How to engage employees that work “offline”
This is a challenging but common topic that many employers struggle with. Certain industries, from Construction and Manufacturing to Transport and Travel, have employees who work offline.
An offline colleague is someone who works away from a central workplace without direct access to a computer, or who doesn’t have email contact with their employees and employers. Think of lorry drivers, food delivery vans, construction sites workers and warehouse employees, for example. This vocation of working often sees a lack of connection and engagement with their organisation.
We discussed this in our recent webinar, “Engaging offline colleagues in your listening strategy and surveys”. Our Head of Customer Success and Engagement, Alex Williams, and Insights Consultant, Jodie Harrison, covered topics such as how to enhance communication to engage and inform offline colleagues, and how to ensure processes, technology and language are accessible to all. In an everchanging world, with an increased focus on inclusion and accessibility, organisations must focus on catering for these employees, as well as creating opportunities where they can provide feedback and contribute to their team.
If you missed Alex and Jodie’s webinar on the subject, we touch on a few of the topics covered, here.
Where to start with engaging offline colleagues?
In order to reach offline colleagues, it is important to introduce updated processes that has the ability to keep up with fast and unpredictable change. Unlike with internal staff, communication via digital channels can not be reached as quickly, if at all, to offline colleagues.
If you are expecting your company to go through any change, communication with offline colleagues is essential in order to combat anxiety and address any potential stress. Just like as with any internal, remote/hybrid, or centrally based employee, building a connection within the team is also necessary for entirely “offline” workers. A collaborative space to openly discuss issues, or arranging weekday or weekend drinks to include all team members will help.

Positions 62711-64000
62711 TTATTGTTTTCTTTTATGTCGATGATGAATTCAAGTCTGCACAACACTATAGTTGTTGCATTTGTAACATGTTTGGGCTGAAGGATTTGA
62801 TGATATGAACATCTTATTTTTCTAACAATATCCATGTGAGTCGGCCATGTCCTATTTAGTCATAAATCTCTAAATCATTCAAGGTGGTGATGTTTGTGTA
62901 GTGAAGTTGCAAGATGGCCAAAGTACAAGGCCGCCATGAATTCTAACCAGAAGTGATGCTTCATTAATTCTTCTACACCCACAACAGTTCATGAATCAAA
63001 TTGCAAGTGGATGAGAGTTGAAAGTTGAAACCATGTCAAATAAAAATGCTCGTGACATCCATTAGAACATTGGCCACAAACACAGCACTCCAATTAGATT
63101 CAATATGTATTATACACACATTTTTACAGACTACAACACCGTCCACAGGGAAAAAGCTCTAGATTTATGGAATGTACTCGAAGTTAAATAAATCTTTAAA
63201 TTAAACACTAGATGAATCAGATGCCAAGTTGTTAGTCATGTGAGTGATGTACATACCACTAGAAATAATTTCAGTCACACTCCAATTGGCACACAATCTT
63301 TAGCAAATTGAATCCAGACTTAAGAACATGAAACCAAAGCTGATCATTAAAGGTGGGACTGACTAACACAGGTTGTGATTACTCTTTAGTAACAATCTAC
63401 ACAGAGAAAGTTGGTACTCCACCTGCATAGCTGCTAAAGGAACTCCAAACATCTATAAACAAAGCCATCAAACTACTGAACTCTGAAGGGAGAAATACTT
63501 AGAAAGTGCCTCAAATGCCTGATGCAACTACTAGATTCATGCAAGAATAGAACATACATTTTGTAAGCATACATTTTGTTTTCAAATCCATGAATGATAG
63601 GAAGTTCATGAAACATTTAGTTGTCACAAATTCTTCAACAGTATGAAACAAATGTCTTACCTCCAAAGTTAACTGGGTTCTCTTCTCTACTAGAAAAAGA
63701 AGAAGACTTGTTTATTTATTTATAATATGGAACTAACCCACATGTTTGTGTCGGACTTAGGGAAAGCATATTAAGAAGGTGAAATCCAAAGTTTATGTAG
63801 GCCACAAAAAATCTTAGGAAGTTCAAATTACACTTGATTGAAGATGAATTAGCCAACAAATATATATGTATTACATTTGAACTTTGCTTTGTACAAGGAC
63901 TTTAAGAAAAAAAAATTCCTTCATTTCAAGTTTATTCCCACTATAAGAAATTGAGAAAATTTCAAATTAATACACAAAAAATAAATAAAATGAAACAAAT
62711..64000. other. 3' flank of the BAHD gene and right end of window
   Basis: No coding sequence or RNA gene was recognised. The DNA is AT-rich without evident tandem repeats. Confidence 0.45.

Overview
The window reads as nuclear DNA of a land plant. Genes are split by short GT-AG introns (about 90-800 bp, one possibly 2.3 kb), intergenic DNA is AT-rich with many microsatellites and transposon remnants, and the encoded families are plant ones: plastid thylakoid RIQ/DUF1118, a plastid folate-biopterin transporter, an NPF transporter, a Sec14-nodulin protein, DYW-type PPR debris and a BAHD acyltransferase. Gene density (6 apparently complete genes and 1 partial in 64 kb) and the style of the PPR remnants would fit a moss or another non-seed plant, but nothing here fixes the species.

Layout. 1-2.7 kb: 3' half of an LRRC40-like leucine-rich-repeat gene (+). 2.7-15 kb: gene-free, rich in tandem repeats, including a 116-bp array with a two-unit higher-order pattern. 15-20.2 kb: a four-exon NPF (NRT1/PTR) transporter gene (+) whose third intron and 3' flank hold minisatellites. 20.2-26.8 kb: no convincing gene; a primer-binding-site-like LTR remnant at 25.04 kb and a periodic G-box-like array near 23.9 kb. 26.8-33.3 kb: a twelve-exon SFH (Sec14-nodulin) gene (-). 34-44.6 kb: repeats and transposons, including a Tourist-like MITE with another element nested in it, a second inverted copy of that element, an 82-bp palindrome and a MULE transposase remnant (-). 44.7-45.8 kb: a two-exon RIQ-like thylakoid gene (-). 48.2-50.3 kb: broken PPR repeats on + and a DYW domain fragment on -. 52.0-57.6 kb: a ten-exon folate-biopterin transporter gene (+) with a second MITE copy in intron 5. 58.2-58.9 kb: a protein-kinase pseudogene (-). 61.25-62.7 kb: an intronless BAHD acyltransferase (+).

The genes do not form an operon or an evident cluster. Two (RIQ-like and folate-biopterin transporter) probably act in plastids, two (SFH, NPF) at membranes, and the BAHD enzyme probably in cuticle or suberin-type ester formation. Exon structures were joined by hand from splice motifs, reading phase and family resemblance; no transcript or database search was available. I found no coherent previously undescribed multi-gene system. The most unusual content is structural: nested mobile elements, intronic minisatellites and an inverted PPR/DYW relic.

If you are a larger company you likely will find that line managers manage a larger quantity of employees at one time – often with one line-manager looking after 50+ team members! This can risk losing the personal touch. Does the line manager know everyone in their teams name, or even know who is in their team if they walked past them? Introducing a champions network can assist with this. Dedicate a champion to ensure that all team members are checked in regularly. The champion can also assist with distributing company news across their team and suggest feedback to the line-manager on what’s occurring inside the team.
By helping to keep your offline colleagues connected and engaged with the rest of the team, you are helping them feel valued, and like an essential part of the team.
Ways to ensure accessibility for all work members
Be as ‘human’ as possible. Avoiding corporate terminology will improve genuineness in a conversation.
How does the offline colleague currently interact with the company? If it is currently primarily written rather than face to face, this will cause their connection with the organisation to suffer. They may also feel that they are not important enough to have any of their managers time and this can have a knock of effect with how appreciated and valued they feel.
As with any communication with any member of your team or organisation, it is important to make them feel worthy of your time. Contact them how you would like to be contacted and speak to them how you would appreciate being spoken to. The effort you put into including them as a part of the company rather than just an offline worker will improve how they perceive you as an employer- and can ultimately prevent them looking to work elsewhere.
If you’re interested in chatting to us about your employee engagement, chat to Lucie. She’s very friendly and would love to hear from you! You can book a chat in with her, here.